When two trash-picking boys from Rio's slums find a wallet in amongst the daily detritus of their local dump, little do they imagine that their lives are about to change forever. But when the local police show up, offering a handsome reward for the wallet's return, the boys, Rafael and Gardo, realize that what they've found must be important. Written by
With beautiful visuals, awesome editing and a great story, Trash is a film that should not be judged by its title
With a title like Trash, it is hard not to expect things like garbage piles and generic black plastic bags to appear on screen. One might even think, why would anyone watch a film named Trash? After all, Hollywood films can be trashy and a title like Trash does seem like a boding sign. Yet do not be fooled, all you title-judging mother****ers, Trash is absolutely nothing like its namesake.
Directed by Stephen Daldry, Trash is a story about Raphael (Rickson Tev) and his chance discovery of a wallet belonging to José Angelo (Wagner Moura). Together with friends Gador (Eduardo Luis) and Rato (Gabriel Weinstein), Raphael embarks on a perilous journey to uncover the truth behind the wallet, unwittingly becoming victims to corrupted politician Santos and policeman Frederico (Selton Mello). Adapted from Andy Mulligan's young adult fiction novel, Trash has a story that seems almost like a fairytale - it is only in the lala-land of literature that fourteen-year-old trash-pickers can succeed in exposing the corrupted ways of political figures without getting themselves killed. That being said, the film succeeds in translating this highly unlikely situation from book to screen without making it seem too contrived.
There are many things to look out for in Trash, like the superb editing and the wonderful cinematography by Adriano Goldman. From the mountains of trash piles to the grimy stilt houses, Goldman did a great job of capturing the decrepit beauty of these common wastelands. Chase scenes in particular, were edited well with great rhythm. Daldry's use of the boys' to-camera inserts would also be greatly appreciated by viewers who have read the novel. Seen through the to- camera inserts, the boys' frank statements better developed their characters, reflected the novel's multi-perspectives and doubled as a plot device later on in the film.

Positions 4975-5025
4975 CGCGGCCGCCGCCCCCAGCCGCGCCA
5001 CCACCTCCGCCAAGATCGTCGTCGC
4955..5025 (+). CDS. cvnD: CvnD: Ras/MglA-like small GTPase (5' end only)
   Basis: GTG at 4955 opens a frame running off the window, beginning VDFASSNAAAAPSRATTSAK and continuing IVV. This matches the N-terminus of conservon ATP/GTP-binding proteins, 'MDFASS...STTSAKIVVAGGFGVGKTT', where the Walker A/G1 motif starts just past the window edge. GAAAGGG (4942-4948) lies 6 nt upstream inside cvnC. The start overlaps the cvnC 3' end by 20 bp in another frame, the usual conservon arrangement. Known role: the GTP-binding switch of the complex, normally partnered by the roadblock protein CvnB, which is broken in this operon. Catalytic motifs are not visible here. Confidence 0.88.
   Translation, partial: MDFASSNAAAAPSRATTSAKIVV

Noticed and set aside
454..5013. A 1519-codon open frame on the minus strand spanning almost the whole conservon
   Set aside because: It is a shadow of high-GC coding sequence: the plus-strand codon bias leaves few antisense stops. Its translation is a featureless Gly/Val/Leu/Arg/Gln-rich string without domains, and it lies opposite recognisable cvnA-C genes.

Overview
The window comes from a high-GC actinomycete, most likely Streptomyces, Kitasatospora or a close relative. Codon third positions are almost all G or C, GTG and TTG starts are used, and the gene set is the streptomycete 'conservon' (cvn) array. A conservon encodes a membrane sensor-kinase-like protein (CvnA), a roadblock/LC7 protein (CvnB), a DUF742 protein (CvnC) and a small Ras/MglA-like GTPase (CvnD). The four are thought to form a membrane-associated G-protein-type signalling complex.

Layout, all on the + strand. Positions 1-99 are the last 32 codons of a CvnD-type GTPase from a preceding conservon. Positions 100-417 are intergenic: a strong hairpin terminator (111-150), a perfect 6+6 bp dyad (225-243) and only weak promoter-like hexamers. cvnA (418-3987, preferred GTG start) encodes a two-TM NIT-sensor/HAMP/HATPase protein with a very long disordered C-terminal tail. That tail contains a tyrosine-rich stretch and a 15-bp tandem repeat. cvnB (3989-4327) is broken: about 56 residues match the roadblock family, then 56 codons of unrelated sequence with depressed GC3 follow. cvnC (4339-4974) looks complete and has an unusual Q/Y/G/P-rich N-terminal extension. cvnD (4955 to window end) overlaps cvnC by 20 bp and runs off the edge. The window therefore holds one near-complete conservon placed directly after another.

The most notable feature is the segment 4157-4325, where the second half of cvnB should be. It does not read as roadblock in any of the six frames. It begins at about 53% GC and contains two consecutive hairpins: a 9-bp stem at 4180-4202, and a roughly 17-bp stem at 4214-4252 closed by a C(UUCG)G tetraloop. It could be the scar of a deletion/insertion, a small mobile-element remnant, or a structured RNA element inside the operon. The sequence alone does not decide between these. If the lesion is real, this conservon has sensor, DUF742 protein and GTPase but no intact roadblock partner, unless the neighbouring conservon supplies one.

Although Tev, Luis and Weinstein can be rough around the edges with emotional scenes, their energy was infectious on screen. On the other hand, Rooney Mara and Martin Sheen paled in comparison, appearing more like decorative non-playable characters beside the boys. While Moura performed within expectation, the same cannot be said of Mello, who played the role of Frederico like an emotionless corpse. In fact, if you stare hard at the screen, you will soon come to the conclusion that even a dead grouper has eyes livelier than Mello's.
Acting aside, the only problem this reviewer has with Trash is Raphael's dogged pursuit for justice. When questioned about his actions, Raphael answered that he was doing so because "it is the right thing". In spite of that, it was the money left behind by José, and not the book accounting for Santos' corrupted dealings, that seemed to interest the boys. In this sense, the pursuit for justice seems more like an adventure for Raphael and his friends, rather than an act motivated by the decision to right a wrong. Then again, perhaps that was what made Trash so charming. In a world filled with dark, cynical views, the boys are a representation of what hope, perseverance and friendship can bring about.
22 of 32 people found this review helpful.
Was this review helpful to you?